Article

Identification of a common gene signature for type II cytokine-associated myeloid cells elicited in vivo in different pathologic conditions.

Laboratory of Cellular and Molecular Immunology, Department of Molecular and Cellular Interactions, Vlaams Interuniversitair Instituut voor Biotechnologie, Vrije Universiteit Brussel, Belgium.
Blood (Impact Factor: 9.78). 08/2006; 108(2):575-83. DOI: 10.1182/blood-2005-04-1485
Source: PubMed

ABSTRACT Compared with type I cytokine-associated myeloid (M1) cells, the molecular repertoire and mechanisms underlying functional properties of type II cytokine-associated myeloid (M2) cells are poorly characterized. Moreover, most studies have been limited to in vitro-elicited M2 cells. Here, comparative gene expression profiling of M1 and M2 cells, elicited in murine models of parasitic infections and cancer, yielded a common signature for in vivo-induced M2 populations independent of disease model, mouse strain, and organ source of cells. Some of these genes, such as cadherin-1, selenoprotein P, platelet-activating factor acetylhydrolase, and prosaposin, had not been documented as associated with M2. Overall, the common signature genes provide a molecular basis for a number of documented or suggested properties of M2, including immunomodulation, down-regulation of inflammation, protection against oxidative damage, high capacity for phagocytosis, and tissue repair. Interestingly, several common M2 signature genes encode membrane-associated markers that could be useful for the identification and isolation of M2. Some of these genes were not induced by IL-4/IL-13 or IL-10 under various in vitro settings and thus were missed in approaches based on in vitro-activated cells, validating our choice of in vivo models for expression profiling of myeloid cells.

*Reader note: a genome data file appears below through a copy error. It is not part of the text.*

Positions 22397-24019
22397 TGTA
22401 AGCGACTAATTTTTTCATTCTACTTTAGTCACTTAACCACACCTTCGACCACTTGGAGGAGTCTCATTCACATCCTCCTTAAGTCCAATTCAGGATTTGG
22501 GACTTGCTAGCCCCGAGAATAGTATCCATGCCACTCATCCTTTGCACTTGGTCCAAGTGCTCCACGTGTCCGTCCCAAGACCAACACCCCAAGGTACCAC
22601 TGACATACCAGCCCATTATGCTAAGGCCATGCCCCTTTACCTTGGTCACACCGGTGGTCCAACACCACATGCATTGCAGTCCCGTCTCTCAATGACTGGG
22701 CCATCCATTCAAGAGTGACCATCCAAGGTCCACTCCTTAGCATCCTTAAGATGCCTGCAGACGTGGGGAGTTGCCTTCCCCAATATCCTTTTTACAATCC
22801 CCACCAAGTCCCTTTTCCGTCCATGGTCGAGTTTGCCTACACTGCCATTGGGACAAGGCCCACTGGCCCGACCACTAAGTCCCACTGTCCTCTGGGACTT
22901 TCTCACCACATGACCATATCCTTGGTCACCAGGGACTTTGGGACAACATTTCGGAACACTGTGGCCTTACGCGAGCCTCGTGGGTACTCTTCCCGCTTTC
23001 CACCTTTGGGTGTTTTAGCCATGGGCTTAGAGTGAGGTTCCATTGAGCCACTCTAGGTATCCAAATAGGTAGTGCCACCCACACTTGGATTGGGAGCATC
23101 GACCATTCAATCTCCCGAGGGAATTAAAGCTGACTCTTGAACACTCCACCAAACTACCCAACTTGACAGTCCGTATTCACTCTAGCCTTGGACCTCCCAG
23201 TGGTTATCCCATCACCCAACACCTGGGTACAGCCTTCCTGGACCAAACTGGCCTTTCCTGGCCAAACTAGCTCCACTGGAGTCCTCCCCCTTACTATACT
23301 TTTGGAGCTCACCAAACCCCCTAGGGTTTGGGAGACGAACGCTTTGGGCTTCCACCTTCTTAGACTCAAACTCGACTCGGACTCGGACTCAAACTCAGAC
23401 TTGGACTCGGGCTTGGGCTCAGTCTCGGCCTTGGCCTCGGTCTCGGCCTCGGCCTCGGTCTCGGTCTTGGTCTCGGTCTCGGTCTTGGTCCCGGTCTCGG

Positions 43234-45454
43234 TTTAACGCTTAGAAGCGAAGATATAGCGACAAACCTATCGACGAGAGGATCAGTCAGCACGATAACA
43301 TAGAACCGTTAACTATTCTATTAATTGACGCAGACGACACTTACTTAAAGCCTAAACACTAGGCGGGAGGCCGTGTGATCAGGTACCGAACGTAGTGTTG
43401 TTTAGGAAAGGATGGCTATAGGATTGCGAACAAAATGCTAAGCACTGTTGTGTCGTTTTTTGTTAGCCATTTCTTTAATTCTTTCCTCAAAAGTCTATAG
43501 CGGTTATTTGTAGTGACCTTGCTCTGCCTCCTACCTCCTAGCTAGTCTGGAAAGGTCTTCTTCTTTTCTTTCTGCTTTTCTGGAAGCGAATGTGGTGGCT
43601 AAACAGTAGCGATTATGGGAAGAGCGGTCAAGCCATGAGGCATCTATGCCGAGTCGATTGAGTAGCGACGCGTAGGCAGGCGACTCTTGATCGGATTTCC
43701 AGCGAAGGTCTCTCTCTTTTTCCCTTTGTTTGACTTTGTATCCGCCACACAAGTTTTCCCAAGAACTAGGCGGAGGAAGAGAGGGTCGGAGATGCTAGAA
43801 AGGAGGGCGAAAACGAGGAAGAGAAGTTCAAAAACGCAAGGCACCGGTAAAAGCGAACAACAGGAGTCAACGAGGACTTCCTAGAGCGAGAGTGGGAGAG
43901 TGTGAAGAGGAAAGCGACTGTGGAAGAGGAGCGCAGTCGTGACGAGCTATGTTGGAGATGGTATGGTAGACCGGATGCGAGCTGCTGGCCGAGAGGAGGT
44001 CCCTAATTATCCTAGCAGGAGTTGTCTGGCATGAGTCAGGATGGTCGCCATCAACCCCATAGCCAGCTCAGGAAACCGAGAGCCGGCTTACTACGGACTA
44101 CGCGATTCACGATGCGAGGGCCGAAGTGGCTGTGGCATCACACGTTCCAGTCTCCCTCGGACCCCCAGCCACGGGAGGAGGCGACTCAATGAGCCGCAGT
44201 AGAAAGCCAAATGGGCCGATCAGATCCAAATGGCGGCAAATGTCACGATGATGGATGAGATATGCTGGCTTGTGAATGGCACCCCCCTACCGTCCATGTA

0 Bookmarks
 · 
87 Views
  • Source
    [Show abstract] [Hide abstract]
    ABSTRACT: The current review article describes the functional relationship between tumor-associated macrophages (TAM) as key cellular contributors to cancer malignancy on the one hand and macrophage-colony-stimulating factor (M-CSF or CSF-1) as an important molecular contributor on the other. We recapitulate the available data on expression of M-CSF and the M-CSF receptor (M-CSFR) in human tumor tissue as constituents of a stromal macrophage signature and on the limits of the predictive and prognostic value of plasma M-CSF levels. After providing an update on current insights into the nature of TAM heterogeneity at the level of M1/M2 phenotype and TAM subsets, we give an overview of experimental evidence, based on genetic, antibody-mediated, and pharmacological disruption of M-CSF/M-CSFR signaling, for the extent to which M-CSFR signaling can not only determine the TAM quantity, but can also contribute to shaping the phenotype and heterogeneity of TAM and other related tumor-infiltrating myeloid cells (TIM). Finally, we review the accumulating information on the - sometimes conflicting - effects blocking M-CSFR signaling may have on various aspects of cancer progression such as tumor growth, invasion, angiogenesis, metastasis, and resistance to therapy and we thereby discuss in how far these different effects actually reflect a contribution of TAM.
    Frontiers in Immunology 10/2014; 5:489. DOI:10.3389/fimmu.2014.00489
  • Source
    [Show abstract] [Hide abstract]